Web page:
Regarding what investors are looking for in a startup, he said, “They’re looking for the value proposition that the company offers them–if it’s a valuable entry into the market with limited barriers of entry with little competition and what a lot of people like to call a company’s ‘special sauce’ or ‘secret sauce’–that differentiating factor.”
Of course, a good idea has little value without a plan, an experienced team, and maybe a little help from Fashinvest. “Investors won’t invest in a concept; they want to make sure things are in place and that their investment is sound,” Fioravanti said.
It can also be tricky for investors and fashion entrepreneurs–who typically come from different worlds–to understand each other. “It’s hard with fashion because it’s so creative and the creatives tend to be like, ‘You know, this‘ll work and just trust me; this is a great idea; this is something that fashion needs,’” Fioravanti said. “That doesn’t really work with investors.” Then, you have investors who aren’t necessarily in tune with the interests of the 18-35 year olds these start ups are targeting. “That’s one of the key elements that I bring to the company specifically is really trying to be that liaison and to say, ‘This is a great idea.’”
The amount of money a startup can raise depends on what stage it’s in. A brand new startup will usually get a smaller-scale seed investment of $250,000-$1 million to start the companies. According to Fioravanti, these have been the most popular types of investments lately.
In the experience of Fab’s Jason Goldberg and Bradford Shellhammer, getting first round capital was pretty easy. “Even before we launched, we had people banging on our door wanting to give us millions of dollars,” Shellhammer said matter-of-factly. Goldberg’s prior experience as a serial entrepreneur was one advantage. “People are more inclined to take a meeting and write a check to people who have proven themselves in the past, so his kind of success stories really helped us.” They also made sure to “convince people that we were going to get shit done.”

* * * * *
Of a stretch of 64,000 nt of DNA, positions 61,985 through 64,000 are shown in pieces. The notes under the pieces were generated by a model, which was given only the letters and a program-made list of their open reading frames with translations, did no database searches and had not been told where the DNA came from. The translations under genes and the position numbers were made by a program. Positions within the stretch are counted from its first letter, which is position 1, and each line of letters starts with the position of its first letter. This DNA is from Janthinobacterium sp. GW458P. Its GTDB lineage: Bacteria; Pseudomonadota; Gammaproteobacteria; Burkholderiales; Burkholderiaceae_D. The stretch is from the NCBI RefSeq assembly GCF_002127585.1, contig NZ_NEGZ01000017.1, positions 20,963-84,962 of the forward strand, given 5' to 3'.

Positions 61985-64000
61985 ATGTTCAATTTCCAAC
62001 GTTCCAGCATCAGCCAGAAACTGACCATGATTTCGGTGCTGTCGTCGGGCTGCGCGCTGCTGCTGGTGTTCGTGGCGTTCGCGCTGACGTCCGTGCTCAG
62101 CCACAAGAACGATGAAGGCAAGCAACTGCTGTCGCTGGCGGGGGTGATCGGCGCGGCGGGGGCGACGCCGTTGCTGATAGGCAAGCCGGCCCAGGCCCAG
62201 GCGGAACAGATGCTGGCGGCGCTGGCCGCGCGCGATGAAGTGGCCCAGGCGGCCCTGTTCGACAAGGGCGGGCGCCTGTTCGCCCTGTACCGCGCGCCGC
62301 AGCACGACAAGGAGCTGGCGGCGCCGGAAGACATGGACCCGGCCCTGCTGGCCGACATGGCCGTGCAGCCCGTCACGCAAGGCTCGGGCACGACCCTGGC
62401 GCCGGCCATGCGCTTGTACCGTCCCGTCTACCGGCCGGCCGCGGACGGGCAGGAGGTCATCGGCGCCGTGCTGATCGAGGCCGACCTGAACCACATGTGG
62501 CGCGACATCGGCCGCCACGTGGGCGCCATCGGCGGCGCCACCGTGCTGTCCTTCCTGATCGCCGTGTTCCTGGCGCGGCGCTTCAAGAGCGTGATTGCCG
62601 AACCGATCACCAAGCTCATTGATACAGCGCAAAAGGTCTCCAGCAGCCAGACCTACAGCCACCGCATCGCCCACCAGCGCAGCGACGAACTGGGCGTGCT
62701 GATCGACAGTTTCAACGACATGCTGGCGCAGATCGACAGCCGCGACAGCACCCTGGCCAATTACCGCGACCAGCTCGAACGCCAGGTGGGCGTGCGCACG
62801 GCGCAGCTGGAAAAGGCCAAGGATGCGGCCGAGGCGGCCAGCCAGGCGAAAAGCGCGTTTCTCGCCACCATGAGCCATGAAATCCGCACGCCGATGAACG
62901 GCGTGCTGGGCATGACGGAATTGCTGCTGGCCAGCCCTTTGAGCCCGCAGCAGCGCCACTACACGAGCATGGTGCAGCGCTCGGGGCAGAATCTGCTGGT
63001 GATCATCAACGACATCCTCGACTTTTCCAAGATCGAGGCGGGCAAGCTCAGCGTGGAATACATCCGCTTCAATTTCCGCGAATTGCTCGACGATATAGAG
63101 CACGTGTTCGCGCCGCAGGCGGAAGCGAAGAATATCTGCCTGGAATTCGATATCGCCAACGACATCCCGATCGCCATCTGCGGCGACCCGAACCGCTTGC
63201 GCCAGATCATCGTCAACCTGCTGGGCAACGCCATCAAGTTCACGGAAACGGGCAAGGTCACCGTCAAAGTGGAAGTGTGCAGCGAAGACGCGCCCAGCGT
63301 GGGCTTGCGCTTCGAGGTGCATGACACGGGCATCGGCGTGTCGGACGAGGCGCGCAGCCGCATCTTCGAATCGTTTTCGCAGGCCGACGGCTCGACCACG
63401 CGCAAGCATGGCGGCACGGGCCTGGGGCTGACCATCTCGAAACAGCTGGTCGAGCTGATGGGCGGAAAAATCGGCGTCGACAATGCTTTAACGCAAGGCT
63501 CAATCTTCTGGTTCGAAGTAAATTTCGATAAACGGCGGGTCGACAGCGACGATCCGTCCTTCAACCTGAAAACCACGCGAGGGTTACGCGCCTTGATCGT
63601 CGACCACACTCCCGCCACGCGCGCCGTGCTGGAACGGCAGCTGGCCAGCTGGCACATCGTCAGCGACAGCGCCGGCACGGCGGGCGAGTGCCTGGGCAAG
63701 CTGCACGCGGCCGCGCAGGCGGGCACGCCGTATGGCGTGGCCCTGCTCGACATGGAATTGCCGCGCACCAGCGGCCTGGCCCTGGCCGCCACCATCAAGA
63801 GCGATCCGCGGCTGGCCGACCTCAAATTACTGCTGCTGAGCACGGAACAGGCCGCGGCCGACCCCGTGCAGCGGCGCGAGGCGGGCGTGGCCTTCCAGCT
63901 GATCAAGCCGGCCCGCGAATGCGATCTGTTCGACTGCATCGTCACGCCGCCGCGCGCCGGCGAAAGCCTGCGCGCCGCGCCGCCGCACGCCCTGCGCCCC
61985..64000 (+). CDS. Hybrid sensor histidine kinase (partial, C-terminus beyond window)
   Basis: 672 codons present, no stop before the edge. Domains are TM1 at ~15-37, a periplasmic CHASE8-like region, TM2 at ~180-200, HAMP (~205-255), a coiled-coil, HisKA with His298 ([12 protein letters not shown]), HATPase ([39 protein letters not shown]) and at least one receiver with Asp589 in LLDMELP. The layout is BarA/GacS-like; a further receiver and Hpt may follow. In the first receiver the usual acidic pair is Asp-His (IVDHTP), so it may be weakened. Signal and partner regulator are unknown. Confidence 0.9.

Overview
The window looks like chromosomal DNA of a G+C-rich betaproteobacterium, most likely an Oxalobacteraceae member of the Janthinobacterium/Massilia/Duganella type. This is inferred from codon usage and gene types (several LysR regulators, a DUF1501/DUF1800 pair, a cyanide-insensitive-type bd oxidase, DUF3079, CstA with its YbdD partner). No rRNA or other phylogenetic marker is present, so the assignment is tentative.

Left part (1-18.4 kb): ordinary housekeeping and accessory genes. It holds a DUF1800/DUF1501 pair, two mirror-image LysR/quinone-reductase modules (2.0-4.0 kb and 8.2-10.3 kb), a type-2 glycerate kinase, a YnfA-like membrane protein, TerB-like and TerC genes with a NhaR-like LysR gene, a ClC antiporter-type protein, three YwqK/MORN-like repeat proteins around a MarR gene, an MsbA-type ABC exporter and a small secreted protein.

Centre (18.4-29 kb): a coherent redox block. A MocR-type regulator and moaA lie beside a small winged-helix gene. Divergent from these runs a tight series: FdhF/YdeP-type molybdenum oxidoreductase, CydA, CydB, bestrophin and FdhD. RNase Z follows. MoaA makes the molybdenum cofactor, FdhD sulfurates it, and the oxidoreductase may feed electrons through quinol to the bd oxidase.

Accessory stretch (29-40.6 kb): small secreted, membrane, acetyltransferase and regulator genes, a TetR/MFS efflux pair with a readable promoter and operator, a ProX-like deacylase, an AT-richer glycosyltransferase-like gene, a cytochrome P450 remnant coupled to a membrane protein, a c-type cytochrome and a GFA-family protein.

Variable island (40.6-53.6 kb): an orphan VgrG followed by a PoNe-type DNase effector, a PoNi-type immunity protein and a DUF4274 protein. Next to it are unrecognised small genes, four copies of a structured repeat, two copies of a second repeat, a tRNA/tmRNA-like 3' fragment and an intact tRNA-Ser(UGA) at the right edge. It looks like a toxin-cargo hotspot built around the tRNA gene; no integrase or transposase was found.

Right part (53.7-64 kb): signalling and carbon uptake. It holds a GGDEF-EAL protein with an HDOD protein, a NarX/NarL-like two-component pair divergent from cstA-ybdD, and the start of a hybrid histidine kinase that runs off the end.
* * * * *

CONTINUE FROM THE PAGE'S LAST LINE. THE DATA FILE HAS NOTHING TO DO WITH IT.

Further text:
Shellhammer insists it’s not necessarily that hard with investors racing to snatch up the next big thing. “If you’re doing something interesting in the technology space, chances are someone’s going to call you.”
According to Fioravanti, investors are particularly eager to invest in ecommerce sites. In fact, investment amounts for ecommerce companies doubled from 2010 to 2011. Why? “The amount of sales represented through ecommerce in fashion is really only 9% so that leaves such a gigantic margin. That’s one thing thats’ really attractive to investors is being able to get into a space that is wide open and has a huge amount of possibilities in terms of getting revenue and earning money.”
In December, once Fab started breaking sales records, they raised another $40 million. “Once you’re successful it’s really easy to raise money.” Wright, who has studied the subject extensively, says you’re only going to see multimillion dollar investments in established companies with enough users and uniques that a valuation can be made. “So in a few years they can be sold. That’s why you can see people investing in fashion startups.”
What we know unequivocally is that the momentum fashion startups are having–and this phenomenon of fashion, technology and finance coming together–won’t be slowing down in 2012. There are several new companies poised to invade our daily lives and change the way we experience fashion. Stay tuned for our list of ones to watch.